• Camarasus skull in the cliff face, rafters on the Green River, McKee Springs petroglyphs

    Dinosaur

    National Monument CO,UT

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  • Portion of Echo Park Closed Due to Mountain Lion Activity

    The closed area includes the group campsite (other campsites remain open), river access area, the adjacent restroom, water spigot and the path following the Green River upstream to its confluence with the Yampa River. A fresh animal kill is in the area.

Windows and Doors Replaced at Historic Josie Bassett Morris Cabin

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Date: January 8, 2008
Contact: Brant Porter, (435) 781-7700

The National Park Service has replaced the windows and doors of the historic Josie Bassett Morris Cabin in Dinosaur National Monument as part of an ongoing cabin restoration project.

In 2007, Dinosaur National Monument obtained federal historic preservation funds to repair damage that the cabin had sustained over many years from vandals and forced entries. The National Park Service’s Historic Preservation Program in Santa Fe, New Mexico removed the doors and windows to restore or use as patterns for new doors and windows. Installation occurred in early December. The cabin will remain open to allow first-hand experience of the structure in hopes of preventing further damage.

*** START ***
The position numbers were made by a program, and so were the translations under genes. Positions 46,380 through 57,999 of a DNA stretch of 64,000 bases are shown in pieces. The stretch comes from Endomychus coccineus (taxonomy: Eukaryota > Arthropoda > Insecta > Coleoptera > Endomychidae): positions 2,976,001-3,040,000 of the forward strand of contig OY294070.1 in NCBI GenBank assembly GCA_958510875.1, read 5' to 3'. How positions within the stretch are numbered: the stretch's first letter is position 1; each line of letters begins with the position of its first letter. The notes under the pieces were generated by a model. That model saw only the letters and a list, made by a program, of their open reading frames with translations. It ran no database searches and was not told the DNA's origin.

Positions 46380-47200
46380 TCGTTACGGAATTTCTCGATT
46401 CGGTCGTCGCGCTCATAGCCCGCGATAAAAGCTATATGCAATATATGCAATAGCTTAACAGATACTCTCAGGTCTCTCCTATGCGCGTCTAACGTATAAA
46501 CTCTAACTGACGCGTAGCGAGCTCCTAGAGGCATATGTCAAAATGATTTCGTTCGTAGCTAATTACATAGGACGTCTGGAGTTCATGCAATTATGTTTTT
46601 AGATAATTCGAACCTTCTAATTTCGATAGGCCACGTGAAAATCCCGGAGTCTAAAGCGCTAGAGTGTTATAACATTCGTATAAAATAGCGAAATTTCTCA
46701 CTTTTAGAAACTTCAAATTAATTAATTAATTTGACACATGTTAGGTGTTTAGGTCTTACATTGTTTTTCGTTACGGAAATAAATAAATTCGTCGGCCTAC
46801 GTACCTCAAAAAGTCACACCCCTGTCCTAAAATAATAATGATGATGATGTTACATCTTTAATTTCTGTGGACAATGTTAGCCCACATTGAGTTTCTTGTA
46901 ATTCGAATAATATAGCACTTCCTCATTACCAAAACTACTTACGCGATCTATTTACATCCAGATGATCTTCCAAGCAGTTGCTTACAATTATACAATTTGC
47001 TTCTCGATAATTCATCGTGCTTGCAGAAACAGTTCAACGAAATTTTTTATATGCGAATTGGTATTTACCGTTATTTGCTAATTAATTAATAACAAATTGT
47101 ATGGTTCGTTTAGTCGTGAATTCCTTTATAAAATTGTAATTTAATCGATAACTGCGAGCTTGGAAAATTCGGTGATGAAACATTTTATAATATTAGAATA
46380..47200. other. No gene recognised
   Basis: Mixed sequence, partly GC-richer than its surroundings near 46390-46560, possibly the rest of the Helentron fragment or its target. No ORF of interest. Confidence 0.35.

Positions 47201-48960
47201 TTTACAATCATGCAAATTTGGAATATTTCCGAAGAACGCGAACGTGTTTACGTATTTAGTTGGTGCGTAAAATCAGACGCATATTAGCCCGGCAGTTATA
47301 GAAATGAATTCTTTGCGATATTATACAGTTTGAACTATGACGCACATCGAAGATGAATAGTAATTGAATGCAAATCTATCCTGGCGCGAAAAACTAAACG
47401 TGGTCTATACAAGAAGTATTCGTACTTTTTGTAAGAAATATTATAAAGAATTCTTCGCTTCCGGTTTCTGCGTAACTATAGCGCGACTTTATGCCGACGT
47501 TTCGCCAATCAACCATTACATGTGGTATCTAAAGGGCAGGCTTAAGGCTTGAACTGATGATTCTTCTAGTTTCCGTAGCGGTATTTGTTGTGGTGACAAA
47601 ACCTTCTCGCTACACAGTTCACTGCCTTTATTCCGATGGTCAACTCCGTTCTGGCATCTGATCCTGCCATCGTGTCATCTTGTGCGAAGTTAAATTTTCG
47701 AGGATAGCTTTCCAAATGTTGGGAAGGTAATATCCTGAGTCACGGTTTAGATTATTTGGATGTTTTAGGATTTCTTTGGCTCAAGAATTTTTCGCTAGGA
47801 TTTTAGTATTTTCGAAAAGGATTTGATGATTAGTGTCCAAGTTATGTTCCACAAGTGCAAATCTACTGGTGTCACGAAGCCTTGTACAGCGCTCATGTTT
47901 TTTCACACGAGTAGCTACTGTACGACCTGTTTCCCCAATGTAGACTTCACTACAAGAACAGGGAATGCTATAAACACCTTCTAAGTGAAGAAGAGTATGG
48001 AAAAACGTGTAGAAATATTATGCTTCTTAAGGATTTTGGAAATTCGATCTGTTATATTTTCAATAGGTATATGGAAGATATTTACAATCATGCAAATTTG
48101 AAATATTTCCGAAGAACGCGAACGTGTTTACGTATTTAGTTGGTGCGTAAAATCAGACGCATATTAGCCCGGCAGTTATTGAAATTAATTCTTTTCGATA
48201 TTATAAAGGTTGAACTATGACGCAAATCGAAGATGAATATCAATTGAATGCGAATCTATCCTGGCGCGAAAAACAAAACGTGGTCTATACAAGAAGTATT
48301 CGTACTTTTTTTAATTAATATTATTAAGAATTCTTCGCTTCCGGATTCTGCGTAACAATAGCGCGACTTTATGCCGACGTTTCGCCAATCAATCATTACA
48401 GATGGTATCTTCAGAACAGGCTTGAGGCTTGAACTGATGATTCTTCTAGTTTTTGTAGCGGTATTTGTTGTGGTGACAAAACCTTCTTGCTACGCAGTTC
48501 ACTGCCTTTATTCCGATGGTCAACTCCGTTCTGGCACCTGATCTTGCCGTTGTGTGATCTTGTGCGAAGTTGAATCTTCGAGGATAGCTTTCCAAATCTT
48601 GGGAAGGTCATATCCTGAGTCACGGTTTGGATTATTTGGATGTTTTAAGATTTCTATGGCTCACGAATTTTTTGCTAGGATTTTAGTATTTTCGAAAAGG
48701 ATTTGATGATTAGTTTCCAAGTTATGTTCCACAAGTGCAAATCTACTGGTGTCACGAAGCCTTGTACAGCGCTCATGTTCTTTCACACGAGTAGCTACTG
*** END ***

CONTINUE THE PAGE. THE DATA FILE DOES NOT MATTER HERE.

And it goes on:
Restoration projects began in 2000 with donations received through the Intermountain Natural History Association and the Utah Humanities Council. These projects included stabilizing the cabin with a new foundation, replacing the roof, installing a drainage system around the cabin, and replacing some of the logs that make up its walls. This spring the Rocky Mountain Youth Corps will complete the final stage of the project by chinking the walls.

“We are very grateful for the support we have received since the inception of this project,” stated Superintendent Mary Risser. “This restoration effort was made possible through the support of park partners, federal and state organizations, and the communities of Vernal and Jensen, Utah.”

The cabin is open to the public. During the winter, however, access is limited due to snowfall on un-plowed portions of Cub Creek Road.

Did You Know?

Photo of paleontologist Earl Douglass.

Paleontologist Earl Douglass first came to Utah looking for mammal fossils. He returned in 1909 and discovered an immense deposit of dinosaur bones, now protected at Dinosaur National Monument. Although made famous by dinosaurs, Douglass died preferring his beloved mammal fossils over dinosaurs.